Maybe I am missing something here...but if I understand the premise for the commercial agreement with the Tribe, it is to protect the citizens of Massachusetts. If that is so, then doesn't a compact do that better than a commercial agreement.
Think of it this way. The State negotiates a commercial agreement with the Tribe that limits certain sovereignty issues (e.g., personal injury claims being subject to AAA arbitration or State Court jurisdiction with no limits on liability), as well as a 25% - 27% cut from gaming revenues. This deal would then mean that the Tribe is subject to State regulation.
If both parties agree to a set up like this, then why not just do a compact with the same terms. A compact would mean that the Tribe would then be subject to regulation by each of the State, the NIGC and the Tribe. Isn't more regulation a better protector of the citizens? Isn't a commercial agreement ONLY subject to State regulation--and we all know how good the State is at that.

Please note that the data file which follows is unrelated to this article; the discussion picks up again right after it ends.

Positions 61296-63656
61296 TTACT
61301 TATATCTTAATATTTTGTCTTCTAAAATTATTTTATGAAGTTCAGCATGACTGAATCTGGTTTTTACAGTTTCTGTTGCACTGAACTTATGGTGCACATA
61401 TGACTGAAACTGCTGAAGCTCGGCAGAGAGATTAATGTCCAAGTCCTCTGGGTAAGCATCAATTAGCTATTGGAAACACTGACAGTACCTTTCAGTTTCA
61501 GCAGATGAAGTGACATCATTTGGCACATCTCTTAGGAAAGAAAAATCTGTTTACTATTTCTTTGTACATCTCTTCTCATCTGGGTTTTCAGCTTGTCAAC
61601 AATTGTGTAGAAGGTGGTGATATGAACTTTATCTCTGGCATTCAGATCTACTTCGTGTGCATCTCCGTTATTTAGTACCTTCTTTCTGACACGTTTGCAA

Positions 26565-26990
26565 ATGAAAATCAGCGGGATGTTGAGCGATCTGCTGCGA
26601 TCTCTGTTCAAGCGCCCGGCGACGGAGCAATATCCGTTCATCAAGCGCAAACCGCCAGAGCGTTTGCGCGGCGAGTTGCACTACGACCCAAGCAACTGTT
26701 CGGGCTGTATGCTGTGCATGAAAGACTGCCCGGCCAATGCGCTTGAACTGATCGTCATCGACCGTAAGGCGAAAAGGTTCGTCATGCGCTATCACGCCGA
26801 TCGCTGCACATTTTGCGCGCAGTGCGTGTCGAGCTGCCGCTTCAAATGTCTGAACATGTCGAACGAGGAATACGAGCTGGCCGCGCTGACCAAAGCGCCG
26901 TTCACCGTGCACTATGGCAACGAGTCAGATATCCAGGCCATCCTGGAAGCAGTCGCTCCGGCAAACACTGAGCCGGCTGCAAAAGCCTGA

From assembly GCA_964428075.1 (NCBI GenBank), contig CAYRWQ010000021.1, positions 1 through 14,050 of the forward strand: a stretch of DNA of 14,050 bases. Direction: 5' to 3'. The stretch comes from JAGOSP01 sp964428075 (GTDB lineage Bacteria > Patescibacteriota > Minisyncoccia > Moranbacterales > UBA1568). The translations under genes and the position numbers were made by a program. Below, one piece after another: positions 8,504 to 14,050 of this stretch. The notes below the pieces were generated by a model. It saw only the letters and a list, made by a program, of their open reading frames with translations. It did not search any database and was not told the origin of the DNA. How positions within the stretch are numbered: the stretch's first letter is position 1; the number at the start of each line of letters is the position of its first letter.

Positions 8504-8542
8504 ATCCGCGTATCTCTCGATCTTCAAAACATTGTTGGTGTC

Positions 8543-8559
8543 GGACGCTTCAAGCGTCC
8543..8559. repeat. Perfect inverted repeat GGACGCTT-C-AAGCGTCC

It almost seems that the only reason for the State to go the commercial route has nothing to do with regulation and protection, and more to do with the initial fee/bidding process. In fact, the commercial route actually seems to leave the citizens more exposed without the experienced NIGC being involved. It also seems to leave the Tribe more exposed to potential exploitation by the developers, since there are no limits on how long the developers can remain involved in the project, as there are under the federal rules.
Like I said...I may be missing something, but it seems that if a commercial agreement can be reached, the State should call it a compact and get the additional regulatory help...for our sakes.